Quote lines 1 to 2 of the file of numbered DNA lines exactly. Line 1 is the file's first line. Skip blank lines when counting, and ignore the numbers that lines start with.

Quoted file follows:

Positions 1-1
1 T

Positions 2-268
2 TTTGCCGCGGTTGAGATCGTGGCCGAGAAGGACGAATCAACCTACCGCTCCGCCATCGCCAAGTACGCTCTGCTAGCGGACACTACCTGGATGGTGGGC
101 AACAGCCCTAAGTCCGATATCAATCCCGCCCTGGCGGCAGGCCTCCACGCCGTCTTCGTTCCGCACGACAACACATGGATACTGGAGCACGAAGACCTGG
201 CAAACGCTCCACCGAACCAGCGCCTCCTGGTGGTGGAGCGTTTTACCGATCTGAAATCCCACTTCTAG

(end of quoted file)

Positions 1-1
1 T